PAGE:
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Four Ways to Keep Your Marketing Team Happy and Productive [Slide Show]

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120412-1 Intro
When you're trying to do more with a smaller budget, the quality of your marketing team becomes even more critical. So how can you keep the team happy, productive, and delivering its best work? In her book Army of Entrepreneurs, Jennifer Prosek offers this managerial advice.
120412-2. 1. Be sensitive to concerns about budget and staff cuts

1. Be sensitive to concerns about budget and staff cuts

"Model managers let employees know when bad news is coming and when it isn't," writes Prosek. When prospects look bleak, giving employees an advance warning makes it easier for them to process the realities of a likely cutback. Conversely, why would you want them to worry that something might be wrong if your business has never been healthier?

120412-3. 2. Market your message to your team

2. Market your message to your team

You won't achieve employee buy-in with a single memo or email. "The goal is not just to express the information," Prosek argues, "but to act in such a way that staffers understand it." So sell them on your ideas and initiatives using multiple touch points and open communication channels.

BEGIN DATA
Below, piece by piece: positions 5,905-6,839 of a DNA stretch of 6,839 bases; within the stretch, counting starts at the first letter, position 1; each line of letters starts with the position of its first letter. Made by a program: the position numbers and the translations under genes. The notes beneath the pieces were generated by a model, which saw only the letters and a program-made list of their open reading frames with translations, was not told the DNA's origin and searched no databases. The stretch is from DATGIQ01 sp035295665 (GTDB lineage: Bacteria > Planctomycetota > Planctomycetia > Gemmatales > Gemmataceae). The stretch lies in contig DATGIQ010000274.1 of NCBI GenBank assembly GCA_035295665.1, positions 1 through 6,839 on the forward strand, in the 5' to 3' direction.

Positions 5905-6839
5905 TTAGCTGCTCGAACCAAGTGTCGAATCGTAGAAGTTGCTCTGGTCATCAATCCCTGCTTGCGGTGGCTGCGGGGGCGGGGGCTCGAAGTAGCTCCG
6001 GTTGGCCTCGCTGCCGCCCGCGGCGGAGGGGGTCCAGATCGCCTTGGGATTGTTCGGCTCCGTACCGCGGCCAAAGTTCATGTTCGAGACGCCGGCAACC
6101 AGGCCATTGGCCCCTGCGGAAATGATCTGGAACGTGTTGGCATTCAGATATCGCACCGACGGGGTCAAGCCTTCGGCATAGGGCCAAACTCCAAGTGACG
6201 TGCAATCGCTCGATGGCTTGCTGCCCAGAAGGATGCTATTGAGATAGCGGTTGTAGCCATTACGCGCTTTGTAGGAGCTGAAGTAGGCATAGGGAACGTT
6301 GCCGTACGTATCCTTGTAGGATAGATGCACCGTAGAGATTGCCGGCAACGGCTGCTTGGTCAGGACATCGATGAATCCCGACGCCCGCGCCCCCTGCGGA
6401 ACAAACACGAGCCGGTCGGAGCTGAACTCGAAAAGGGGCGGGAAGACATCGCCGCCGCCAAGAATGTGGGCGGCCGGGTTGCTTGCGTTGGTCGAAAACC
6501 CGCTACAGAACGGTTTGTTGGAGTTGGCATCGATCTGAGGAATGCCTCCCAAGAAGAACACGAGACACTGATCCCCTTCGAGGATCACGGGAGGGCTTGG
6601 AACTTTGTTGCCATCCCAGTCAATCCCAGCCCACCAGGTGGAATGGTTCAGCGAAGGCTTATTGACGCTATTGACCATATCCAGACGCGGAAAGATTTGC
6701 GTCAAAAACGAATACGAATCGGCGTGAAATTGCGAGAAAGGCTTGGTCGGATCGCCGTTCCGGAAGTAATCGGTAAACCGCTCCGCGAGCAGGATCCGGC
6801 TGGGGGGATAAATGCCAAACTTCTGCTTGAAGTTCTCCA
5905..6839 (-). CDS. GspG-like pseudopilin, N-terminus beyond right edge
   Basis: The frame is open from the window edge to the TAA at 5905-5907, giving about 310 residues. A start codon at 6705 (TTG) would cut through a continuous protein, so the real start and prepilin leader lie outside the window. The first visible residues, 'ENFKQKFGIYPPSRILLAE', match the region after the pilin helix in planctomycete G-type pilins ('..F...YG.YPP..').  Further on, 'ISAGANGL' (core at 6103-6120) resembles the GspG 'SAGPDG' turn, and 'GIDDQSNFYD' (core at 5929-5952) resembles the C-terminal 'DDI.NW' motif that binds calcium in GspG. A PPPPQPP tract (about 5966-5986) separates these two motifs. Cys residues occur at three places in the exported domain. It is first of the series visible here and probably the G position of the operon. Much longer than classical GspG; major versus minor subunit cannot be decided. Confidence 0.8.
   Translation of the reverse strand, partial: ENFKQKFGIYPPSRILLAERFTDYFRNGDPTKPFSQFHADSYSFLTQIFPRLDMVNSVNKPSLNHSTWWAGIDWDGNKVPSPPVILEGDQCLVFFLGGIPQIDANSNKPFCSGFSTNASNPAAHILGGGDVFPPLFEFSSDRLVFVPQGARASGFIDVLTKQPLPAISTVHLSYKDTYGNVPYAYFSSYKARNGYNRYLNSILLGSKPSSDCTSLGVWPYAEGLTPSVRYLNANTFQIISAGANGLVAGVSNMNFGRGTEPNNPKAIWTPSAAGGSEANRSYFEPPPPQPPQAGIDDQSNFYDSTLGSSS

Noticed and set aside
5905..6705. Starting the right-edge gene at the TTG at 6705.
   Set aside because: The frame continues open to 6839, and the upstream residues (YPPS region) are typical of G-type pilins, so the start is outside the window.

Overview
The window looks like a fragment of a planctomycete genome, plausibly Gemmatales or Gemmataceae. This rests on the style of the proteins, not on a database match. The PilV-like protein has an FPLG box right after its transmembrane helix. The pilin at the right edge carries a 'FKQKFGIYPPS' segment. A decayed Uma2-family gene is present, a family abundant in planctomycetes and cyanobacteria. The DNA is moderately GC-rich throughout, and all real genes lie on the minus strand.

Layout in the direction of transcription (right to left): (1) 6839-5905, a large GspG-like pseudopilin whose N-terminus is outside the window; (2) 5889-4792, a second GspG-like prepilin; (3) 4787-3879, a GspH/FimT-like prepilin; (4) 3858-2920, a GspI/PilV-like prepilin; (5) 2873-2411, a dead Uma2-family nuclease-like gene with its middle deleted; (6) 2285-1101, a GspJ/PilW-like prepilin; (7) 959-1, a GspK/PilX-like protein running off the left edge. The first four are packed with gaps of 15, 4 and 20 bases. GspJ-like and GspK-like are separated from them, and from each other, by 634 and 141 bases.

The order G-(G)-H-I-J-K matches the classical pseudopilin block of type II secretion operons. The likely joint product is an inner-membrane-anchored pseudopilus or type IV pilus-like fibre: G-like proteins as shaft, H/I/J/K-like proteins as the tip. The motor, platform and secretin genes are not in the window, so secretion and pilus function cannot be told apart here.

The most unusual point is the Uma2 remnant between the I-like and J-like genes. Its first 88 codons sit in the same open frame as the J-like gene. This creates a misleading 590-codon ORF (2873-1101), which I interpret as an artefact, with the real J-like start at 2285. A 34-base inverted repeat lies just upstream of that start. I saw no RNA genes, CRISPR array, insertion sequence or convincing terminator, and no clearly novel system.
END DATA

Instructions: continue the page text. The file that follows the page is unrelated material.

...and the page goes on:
120412-4. 3. Talk about money

3. Talk about money

Financial rewards motivate all of us, and that's why it's important to emphasize the direct relationship between what an employee does and how she is compensated. "[Managers] must continually promote the ways staffers can be in charge of their own financial destinies," says Prosek.

120412-5. 4. Show appreciation and acknowledge anger

4. Show appreciation and acknowledge anger

Marketing teams feel intense pressure to achieve miraculous results with limited resources. Be sure to express appreciation when they hit those goals. And give them the space to air their frustrations—constructively—when they feel overwhelmed.

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Christian Gulliksen is a writer who has authored several of the Get to the Po!nt newsletters for MarketingProfs. A former editor at Robb Report, he has also contributed to Worth, Variety, and The Hollywood Reporter.

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